• 0 avatar
      OldandSlow

      The trouble with the relationship is that Mazda has to wait around for Ford to green light products on their end.  Ford tends to retool at slower intervals in N.A, witness the Focus versus Mazda 3.
       
      I’m sure that Mazda has been probably chomping on the bit for the last couple of years to retool the Tribute into a CX-5 in order to keep it current with the CR-V, RAV 4, Tucson, etc.

  • avatar
    tced2

    Mazda was in trouble in the 70’s and Ford took an ownership stake to save them.  The public was not enamored of the Wankel-heavy lineup of Mazda and the poor gas mileage ratings – that was important in the late 70’s after the first gas embargo.
    Now the shoe appears to be on the other foot.  Ford needs the cash.

  • avatar
    TrailerTrash

    So wait…Ford has NOT sold it’s shares and more than likely NOT until the end of this year?

    Perhaps we should all wait until we know what the hell we are talking about. Other than internal workings, nothing should stop the sale of shares now.

    And speaking of the marriage similarities, this marriage might will stay together once they the parties involved realize they are quite in need, if not in love, of each other.

    Again at least for the kid’s sake!

  • avatar
    SupaMan

    I for one would like to see how Mazda fares as an independent in the long term. Love their cars, styling and the engineering that goes into them. Sure they’ll eventually need another partnership, but if Saab is any indication of going forward, that shouldn’t be a problem for Mazda.
     
    That Tribute is an eyesore in an otherwise splendid lineup.

  • avatar
    Mr Carpenter

    I’m thinking outside the USA “box” right now, and wonder if Mazda and Mitsubishi would make good partners.  Don’t do the “Hyundai/Kia” partial ownership gig.  Do a full, permanent merger.

    Think about it this way:  there would be no cross-cultural issues (Ford/Mazda; Chrysler/Mitsubishi/Daimler Benz; Nissan/Renault).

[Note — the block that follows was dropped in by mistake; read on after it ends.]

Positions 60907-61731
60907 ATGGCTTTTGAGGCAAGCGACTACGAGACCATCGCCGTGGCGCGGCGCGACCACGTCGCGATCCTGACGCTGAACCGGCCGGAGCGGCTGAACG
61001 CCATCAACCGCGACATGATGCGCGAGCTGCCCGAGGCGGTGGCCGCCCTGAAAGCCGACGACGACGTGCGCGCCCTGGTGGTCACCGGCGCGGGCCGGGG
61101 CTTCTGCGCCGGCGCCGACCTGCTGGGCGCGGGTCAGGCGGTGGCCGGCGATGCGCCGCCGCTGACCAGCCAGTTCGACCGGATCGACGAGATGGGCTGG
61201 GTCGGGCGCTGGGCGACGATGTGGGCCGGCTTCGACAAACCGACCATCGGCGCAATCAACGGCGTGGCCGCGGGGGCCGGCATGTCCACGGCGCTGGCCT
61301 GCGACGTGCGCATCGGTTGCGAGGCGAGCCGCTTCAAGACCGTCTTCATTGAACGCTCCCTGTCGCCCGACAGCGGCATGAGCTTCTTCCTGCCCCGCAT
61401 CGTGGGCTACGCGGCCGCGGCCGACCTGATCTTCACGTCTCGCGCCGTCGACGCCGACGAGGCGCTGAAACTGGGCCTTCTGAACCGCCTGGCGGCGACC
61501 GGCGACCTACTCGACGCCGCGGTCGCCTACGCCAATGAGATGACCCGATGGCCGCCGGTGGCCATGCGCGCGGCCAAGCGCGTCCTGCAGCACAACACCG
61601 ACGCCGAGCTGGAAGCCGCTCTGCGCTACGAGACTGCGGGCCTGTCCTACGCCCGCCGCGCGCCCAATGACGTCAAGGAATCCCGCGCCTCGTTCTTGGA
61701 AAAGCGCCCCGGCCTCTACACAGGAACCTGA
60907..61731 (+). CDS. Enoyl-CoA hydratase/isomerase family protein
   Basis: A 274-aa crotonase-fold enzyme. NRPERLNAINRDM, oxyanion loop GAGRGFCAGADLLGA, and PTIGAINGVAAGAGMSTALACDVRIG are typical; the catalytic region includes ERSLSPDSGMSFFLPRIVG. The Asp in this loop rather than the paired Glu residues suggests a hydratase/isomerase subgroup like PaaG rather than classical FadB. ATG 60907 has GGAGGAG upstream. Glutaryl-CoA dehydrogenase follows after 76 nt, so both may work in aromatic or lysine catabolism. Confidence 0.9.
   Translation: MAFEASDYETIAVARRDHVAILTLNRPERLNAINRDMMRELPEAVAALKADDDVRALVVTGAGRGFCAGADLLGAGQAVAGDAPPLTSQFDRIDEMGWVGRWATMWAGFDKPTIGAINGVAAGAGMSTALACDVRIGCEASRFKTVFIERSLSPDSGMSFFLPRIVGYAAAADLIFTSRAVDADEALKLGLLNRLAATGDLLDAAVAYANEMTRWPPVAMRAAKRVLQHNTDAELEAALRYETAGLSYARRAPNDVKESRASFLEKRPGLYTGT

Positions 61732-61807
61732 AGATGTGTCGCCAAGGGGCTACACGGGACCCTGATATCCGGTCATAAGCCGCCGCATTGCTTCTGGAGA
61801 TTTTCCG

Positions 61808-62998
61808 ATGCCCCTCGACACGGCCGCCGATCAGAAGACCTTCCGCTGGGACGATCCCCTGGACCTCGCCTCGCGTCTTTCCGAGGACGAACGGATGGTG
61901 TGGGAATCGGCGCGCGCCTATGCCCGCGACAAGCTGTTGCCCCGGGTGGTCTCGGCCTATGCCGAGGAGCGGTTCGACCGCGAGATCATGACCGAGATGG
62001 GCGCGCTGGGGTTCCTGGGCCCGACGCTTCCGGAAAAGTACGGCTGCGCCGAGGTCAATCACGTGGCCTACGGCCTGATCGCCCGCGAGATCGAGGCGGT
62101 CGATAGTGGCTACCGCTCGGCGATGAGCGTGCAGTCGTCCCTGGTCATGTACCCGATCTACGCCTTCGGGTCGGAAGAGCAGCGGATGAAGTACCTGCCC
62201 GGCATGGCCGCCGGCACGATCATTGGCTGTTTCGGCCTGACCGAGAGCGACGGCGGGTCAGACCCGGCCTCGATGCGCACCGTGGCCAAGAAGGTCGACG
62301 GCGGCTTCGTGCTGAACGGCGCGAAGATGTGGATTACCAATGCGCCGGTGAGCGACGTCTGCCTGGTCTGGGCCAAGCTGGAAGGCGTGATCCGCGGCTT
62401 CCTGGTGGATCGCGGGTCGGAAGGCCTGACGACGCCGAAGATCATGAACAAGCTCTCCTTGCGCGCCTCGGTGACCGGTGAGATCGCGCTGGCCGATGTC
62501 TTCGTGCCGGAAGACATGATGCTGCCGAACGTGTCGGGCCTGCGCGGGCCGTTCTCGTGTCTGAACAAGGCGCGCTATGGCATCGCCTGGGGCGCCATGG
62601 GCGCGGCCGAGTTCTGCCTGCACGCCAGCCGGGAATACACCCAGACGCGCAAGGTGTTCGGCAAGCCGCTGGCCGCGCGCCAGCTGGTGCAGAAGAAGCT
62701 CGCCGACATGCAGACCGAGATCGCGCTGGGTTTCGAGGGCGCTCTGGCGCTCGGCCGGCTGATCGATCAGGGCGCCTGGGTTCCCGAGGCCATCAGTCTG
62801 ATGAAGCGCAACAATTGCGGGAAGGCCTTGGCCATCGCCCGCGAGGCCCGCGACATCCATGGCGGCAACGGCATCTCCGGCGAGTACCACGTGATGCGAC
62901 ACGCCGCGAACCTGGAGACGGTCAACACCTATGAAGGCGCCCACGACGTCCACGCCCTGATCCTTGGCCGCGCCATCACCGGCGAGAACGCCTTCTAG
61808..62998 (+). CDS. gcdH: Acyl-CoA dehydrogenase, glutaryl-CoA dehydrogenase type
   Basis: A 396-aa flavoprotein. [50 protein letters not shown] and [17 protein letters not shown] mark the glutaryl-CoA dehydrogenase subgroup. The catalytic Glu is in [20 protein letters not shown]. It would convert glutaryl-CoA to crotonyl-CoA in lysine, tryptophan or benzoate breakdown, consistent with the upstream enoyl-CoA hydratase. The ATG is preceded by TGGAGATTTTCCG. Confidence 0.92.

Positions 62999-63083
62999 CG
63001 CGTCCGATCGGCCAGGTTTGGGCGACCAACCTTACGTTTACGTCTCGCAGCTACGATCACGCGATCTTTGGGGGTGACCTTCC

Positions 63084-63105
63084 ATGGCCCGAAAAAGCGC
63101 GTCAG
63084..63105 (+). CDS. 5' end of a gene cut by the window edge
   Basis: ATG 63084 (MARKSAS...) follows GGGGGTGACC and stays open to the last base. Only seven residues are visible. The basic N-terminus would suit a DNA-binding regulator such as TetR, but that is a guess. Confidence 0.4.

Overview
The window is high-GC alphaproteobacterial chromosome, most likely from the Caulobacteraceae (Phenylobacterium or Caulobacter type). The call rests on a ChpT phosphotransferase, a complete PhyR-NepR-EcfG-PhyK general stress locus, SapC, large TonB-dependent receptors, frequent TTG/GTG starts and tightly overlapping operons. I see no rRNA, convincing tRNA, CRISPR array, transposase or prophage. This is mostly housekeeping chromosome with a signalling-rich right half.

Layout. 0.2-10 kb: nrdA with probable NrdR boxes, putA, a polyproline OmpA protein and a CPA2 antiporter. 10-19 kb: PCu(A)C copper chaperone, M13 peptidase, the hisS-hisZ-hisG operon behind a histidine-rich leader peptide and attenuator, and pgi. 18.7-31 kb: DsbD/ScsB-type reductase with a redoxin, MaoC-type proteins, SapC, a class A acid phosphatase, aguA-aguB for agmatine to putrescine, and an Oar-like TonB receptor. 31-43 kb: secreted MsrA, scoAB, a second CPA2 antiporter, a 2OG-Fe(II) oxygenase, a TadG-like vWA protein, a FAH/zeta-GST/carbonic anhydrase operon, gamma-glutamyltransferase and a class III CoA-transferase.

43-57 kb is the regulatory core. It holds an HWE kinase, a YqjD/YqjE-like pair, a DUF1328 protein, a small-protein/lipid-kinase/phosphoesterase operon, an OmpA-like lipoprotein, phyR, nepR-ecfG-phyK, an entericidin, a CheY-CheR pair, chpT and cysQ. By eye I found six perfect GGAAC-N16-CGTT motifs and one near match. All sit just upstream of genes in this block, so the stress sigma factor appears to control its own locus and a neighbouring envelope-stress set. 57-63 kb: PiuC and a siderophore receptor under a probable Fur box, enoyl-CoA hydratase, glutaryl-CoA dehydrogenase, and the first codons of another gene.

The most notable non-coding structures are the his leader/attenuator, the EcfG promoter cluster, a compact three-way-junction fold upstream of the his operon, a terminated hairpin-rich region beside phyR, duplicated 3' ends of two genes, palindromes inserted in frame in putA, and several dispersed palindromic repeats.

For those of you who think USA only and think Mitsubishi is a failure, read on. 

    Mitsubishi has “mom” (Mitsubishi Bank) and “pop” (Mitsubishi Heavy Industries) that he’s had to move back in with since the “marital” break-up with Daimler-Chrysler (which was in fact a menage a trois).  So, plenty of monetary backing.  Something Mazda could use.

    Mitsubishi is very large in many up and coming nations.  Mazda, less so. 

    Mitsubishi has the electric car technology. 

    Mazda and Mitsubishi would be able to develop, engineer and share components for next-generation cars, with lower costs due to higher production of shared parts. 

    Mitsubishi also partners in places where Mazda does not, such as India (and is setting up a factory there for their own use), Russia (new factory going in), and has several partners in China (with Mazda stuck with collaborative partners of Ford for now).  With Chinese laws, this means a Mazda-Mitsubishi combination would have to choose two partners, I believe, rather than the four they now have.  But this could be an opportunity to move forward and consolidate with stronger partners in that country. 

    As for Europe, Mazda has no presence whereas Mitsubishi (once again) does – in Holland.  In addition, there would be the “side affair” situation with Peugeot, where technologies, development costs, engineering costs and parts could continue to be shared with Peugeot though with less of a financial stake in one another. 

    Sheesh comparing this corporate shenanegans to marriage starts to fall apart when it starts to look like menage a trois again….

  • avatar
    Jacob

    Recently, the biggest Ford component Mazda was using was Ford’s V6 engine. I am sure they can come up with a deal to continue using those or come up with their own.. And given the trend towards the turbo-4 engines, it’s not even clear if Mazda will need its own V6 engine in future.

  • avatar
    mtypex

    It’s quite possible that Mazda would go without a V6, but without access to capital … it won’t be around for long.

  • avatar
    Mullholland

    Prior to Ford’s investment in Mazda, Mazda has maintained long-term banking connections with one of the big three Japanese banks that include Mitsubishi through its relationship with Sumitomo. If the Mazda/Mitsubishi tie-up is a good idea (and I’m not so sure it is) In order for Mazda and Mitsubishi to link up they’d have to figure out this financial conflict.